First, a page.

Never Say Never: Commentary on a Policymaker’'s Reflections

71 Pages Posted: 2 Jun 2014

See all articles by Maurice Obstfeld

Maurice Obstfeld

University of California, Berkeley - Department of Economics; Centre for Economic Policy Research (CEPR); National Bureau of Economic Research (NBER)

Date Written: February 2014

Abstract

Stanley Fischer is a rarity among economic policymakers. He came to the policy world as an internationally recognized intellectual leader on macroeconomic theory and policy. He confronted numerous emerging market crises, including the globally systemic Asian crisis, as the IMF’s First Deputy Managing Director from September 1994 to August 2001. And then, as governor of an emerging economy’s central bank starting in May 2005, he decided the monetary responses to the worldwide crisis of 2008-09 and its aftershocks. Fischer’s unpublished Robbins Lectures, delivered at the LSE late in 2001, drew lessons from his service at the IMF. Did emerging markets follow up on those lessons, and did their preparations help them weather the storm of 2008-09? How have economists’ views, and Fischer’s, changed as a result of the global financial crisis? In this paper I propose answers to these questions, focusing on the experiences of three Asian crisis countries, Indonesia, Korea, and Thailand.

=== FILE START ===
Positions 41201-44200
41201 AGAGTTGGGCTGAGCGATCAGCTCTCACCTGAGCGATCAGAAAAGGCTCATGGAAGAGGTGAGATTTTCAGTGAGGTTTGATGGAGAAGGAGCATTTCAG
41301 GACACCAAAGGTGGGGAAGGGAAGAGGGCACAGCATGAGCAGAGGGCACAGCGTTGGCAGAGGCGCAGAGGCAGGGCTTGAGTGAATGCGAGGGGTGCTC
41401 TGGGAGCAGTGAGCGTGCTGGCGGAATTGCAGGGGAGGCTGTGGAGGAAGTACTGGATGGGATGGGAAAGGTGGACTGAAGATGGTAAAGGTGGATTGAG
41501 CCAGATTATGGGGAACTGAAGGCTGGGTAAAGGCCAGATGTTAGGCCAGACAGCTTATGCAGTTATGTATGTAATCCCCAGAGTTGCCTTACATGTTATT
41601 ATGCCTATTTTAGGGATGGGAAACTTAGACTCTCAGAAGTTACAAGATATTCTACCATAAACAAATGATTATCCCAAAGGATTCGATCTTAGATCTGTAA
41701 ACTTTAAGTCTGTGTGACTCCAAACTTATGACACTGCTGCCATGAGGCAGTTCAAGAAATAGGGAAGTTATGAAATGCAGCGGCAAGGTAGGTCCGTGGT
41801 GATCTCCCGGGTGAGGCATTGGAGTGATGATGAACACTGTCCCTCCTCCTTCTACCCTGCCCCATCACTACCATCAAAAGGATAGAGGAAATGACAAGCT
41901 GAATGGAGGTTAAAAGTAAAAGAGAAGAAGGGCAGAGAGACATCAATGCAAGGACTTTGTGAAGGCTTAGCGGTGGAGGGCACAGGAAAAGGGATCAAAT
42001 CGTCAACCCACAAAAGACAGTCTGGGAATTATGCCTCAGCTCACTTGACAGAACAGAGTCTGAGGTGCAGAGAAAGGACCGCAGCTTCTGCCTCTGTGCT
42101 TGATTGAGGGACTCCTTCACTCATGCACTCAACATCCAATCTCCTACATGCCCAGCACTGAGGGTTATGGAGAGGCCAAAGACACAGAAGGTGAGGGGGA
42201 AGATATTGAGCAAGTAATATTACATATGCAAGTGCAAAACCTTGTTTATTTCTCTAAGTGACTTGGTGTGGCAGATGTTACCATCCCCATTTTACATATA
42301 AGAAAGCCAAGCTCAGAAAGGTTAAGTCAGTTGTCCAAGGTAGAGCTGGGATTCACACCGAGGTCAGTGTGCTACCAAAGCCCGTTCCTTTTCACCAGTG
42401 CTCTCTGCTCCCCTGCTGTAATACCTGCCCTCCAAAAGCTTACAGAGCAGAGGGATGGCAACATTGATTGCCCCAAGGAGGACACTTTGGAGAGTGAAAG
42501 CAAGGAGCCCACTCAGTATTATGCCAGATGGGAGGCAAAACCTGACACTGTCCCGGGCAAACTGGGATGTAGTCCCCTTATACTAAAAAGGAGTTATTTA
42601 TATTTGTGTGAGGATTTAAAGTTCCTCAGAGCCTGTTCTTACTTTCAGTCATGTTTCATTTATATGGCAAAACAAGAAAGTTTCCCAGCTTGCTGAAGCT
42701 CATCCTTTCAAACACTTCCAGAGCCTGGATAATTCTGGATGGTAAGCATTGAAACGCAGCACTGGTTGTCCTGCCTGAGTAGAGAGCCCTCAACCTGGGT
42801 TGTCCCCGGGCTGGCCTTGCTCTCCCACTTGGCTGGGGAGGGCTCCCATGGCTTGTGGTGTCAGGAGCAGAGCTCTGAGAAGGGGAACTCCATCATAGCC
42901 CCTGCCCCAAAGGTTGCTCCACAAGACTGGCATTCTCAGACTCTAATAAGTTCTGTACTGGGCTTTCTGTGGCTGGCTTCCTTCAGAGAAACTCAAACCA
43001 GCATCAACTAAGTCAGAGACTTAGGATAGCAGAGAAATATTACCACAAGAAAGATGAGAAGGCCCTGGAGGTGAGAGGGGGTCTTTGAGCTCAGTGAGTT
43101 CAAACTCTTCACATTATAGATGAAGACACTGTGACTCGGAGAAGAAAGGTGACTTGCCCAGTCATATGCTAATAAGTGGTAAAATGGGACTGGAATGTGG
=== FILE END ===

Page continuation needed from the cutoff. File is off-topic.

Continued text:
Keywords: Asian crisis, capital controls, exchange rate regime, financial crises, foreign exchange intervention, macro-prudential regulation, Stanley Fischer, transparency

JEL Classification: E44, E63, F32, F34, F36, F65, G01, G15

Suggested Citation

Obstfeld, Maurice, Never Say Never: Commentary on a Policymaker’'s Reflections (February 2014). CEPR Discussion Paper No. DP9802. Available at SSRN: https://ssrn.com/abstract=2444801

Maurice Obstfeld (Contact Author)

University of California, Berkeley - Department of Economics ( email )

549 Evans Hall #3880
Berkeley, CA 94720-3880
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HOME PAGE: http://emlab.berkeley.edu/users/obstfeld/

Centre for Economic Policy Research (CEPR)

London
United Kingdom

National Bureau of Economic Research (NBER)

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